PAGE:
In recent years, carbon capture and storage has become a major discussion point in climate change conversations. As countries try to pencil out the necessary actions to reach carbon neutrality, the ability to remove and store carbon dioxide from the atmosphere is presented as a complementary solution to increasing the use of non-carbon producing energy sources and improving overall energy efficiency. But what is it and how does it work?
Let’s walk through the key details to understanding this new and somewhat controversial method.
WHAT PRODUCES CARBON DIOXIDE AND WHY IS IT TROUBLESOME?
Carbon dioxide is the most commonly produced greenhouse gas. According to the Center for Climate and Energy Solutions, carbon dioxide accounts for 76 percent of global emissions. Respiration and plant decomposition are examples of natural CO2 emissions, whereas combustion engines and power plants create human-generated forms of CO2. It is this second category that we need to worry about. As large amounts of CO2 are released into the atmosphere, it produces a warming effect, which over time accounts for the temperature increases we have witnessed globally.
WHAT IS CARBON CAPTURE AND STORAGE?
Carbon capture and storage is the process of capturing and storing carbon dioxide. This can either be biological, as occurs in the ocean and through plants, or through technology developed to either remove CO2 from the atmosphere or directly from a pollution generating source, such as a natural gas or coal plant.
Oceans and plants are both natural carbon dioxide sinks, meaning they absorb more carbon than they emit. In fact, 25 percent of human-emitted CO2 is absorbed by our oceans, and colder, nutrient-rich parts of the ocean are capable of absorbing even more. But human industrialization is changing this. Emissions have caused the oceans to warm and increased the deforestation of many parts of the planet. The outcome is more CO2 in the atmosphere and the elimination of natural sources of sequestration.
TECHNOLOGY ON THE HORIZON
Geological carbon capture has emerged as a promising technology to sequester emissions. Carbon dioxide is captured, pressurized so it becomes liquid in form, and injected into porous rock formations for long-term storage below the ground. Swiss start-up Climeworks AG, has partnered with Icelandic carbon storage firm, Carbfix, to develop the largest carbon capture and storage plant in the world. The facility, located in Iceland, has the ability to sequester up to 4,000 tons of CO2 per year.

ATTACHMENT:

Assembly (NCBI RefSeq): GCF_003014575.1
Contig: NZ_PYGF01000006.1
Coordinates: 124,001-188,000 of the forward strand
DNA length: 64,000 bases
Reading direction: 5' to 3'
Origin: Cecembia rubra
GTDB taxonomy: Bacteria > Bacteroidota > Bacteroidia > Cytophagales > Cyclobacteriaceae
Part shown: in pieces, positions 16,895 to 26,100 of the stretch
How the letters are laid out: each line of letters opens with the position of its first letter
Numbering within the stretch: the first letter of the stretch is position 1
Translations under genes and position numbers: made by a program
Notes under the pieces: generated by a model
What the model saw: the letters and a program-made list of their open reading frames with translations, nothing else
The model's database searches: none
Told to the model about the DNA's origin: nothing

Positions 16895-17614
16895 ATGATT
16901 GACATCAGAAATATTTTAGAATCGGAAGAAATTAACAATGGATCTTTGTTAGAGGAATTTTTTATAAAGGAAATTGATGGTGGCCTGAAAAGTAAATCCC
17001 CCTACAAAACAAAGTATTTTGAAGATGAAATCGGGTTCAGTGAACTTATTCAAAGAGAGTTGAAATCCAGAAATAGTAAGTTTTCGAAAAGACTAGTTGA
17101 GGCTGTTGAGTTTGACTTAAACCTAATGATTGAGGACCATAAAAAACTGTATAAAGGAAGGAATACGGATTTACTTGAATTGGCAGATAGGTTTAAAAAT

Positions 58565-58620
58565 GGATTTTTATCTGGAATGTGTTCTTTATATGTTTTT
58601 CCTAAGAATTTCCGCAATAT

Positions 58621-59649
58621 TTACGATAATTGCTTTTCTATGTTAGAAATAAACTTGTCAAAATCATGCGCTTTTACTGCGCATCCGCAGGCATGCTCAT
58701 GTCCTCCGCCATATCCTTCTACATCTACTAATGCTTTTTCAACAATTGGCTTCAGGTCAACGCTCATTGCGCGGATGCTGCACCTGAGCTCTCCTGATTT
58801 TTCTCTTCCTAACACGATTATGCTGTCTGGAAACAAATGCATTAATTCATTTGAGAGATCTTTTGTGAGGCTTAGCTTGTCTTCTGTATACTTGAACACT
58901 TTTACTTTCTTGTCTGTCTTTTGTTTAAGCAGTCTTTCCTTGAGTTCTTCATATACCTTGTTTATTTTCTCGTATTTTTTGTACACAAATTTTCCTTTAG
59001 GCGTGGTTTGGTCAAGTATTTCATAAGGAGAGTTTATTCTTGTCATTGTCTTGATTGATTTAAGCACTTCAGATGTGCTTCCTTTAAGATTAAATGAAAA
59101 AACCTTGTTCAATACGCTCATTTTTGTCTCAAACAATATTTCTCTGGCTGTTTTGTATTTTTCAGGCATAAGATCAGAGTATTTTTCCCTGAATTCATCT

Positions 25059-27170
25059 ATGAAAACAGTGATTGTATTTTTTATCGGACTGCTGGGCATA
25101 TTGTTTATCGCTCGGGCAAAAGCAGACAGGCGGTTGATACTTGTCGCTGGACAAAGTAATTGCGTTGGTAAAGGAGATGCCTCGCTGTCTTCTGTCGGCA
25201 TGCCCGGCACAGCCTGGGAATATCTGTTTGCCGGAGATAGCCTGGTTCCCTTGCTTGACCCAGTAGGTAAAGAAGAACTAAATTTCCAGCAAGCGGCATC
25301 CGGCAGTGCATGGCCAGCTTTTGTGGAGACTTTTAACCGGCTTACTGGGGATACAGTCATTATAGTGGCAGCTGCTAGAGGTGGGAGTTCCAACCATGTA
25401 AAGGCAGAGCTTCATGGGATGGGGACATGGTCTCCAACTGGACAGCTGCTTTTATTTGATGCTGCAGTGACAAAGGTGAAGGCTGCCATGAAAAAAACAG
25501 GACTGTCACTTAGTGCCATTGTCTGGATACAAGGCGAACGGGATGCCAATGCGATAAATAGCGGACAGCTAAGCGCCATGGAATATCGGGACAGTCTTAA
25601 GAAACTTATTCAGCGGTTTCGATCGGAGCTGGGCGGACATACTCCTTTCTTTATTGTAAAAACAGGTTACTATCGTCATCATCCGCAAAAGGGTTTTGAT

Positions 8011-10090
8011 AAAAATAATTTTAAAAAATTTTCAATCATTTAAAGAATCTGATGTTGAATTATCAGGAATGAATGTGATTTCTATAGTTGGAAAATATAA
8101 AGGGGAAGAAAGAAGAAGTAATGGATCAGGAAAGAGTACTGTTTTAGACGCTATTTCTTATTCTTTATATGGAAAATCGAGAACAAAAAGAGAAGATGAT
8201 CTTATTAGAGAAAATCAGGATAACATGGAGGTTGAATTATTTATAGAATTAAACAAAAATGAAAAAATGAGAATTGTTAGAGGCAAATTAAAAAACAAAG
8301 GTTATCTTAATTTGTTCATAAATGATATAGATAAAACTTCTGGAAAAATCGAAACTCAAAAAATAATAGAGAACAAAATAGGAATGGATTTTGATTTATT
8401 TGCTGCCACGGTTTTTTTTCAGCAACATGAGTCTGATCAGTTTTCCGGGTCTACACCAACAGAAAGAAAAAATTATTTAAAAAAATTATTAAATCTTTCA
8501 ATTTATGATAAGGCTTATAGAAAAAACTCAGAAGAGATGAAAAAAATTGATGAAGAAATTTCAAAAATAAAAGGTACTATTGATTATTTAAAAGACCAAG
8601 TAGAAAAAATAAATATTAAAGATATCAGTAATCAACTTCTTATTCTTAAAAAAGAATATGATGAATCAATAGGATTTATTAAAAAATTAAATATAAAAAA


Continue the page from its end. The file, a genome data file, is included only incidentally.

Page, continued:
As technologies advance, researchers are looking for ways to not only remove carbon from the atmosphere, but also use it as a resource. One example includes using carbon dioxide as a raw input in graphene production, a material found in most smart screens.
WHY ARE WE BEGINNING TO HEAR MORE ABOUT CARBON CAPTURE AND STORAGE?
For the past several decades, climate strategies have focused on increasing the use of non-carbon producing energy sources and improving the overall energy efficiency of CO2 producing industries and technologies, but carbon capture is becoming an increasingly important complementary strategy to account for where humans will continue to produce carbon dioxide.
Carbon capture could also help speed up progress toward many climate change mitigation targets. The Paris Agreement and 2018 IPCC Special Report on Global Warming of 1.5°C have prompted greater pressure and ambition amongst policymakers and business executives to achieve carbon neutrality. In order to reach these goals and commitments, researchers suggest significant actions need to be taken in the next 30 years. Bringing in carbon capture and storage could help expedite progress toward targets as alternative technologies and new behaviors evolve.
Many climate change advocates, researchers, and strategists argue that carbon capture and storage alone is not a viable solution to mitigating the climate crisis. While the technologies have been in existence since the 1970s, they have not been scaled due to their high costs. Critics also argue that they do not fix our consumptive behavior, as they encourage the continued use of inefficient, carbon dioxide-producing technologies rather than conversions to cleaner methods.
THE FUTURE OF SEQUESTRATION
Despite the criticism and cost, carbon capture and storage is not going away. Tech giant Microsoft is actively contributing research towards enabling it as a viable and cost-efficient technique for decarbonization. In 2021, the U.S. Department of Energy released $45 million in funding for 12 projects to advance technologies that could capture and store at least 95% of CO2 emissions generated from natural gas power and select industrial facilities. As projects like these get underway and more facilities are set up around the world, we will likely have a clearer picture of carbon capture and storage’s future and impact on climate change mitigation.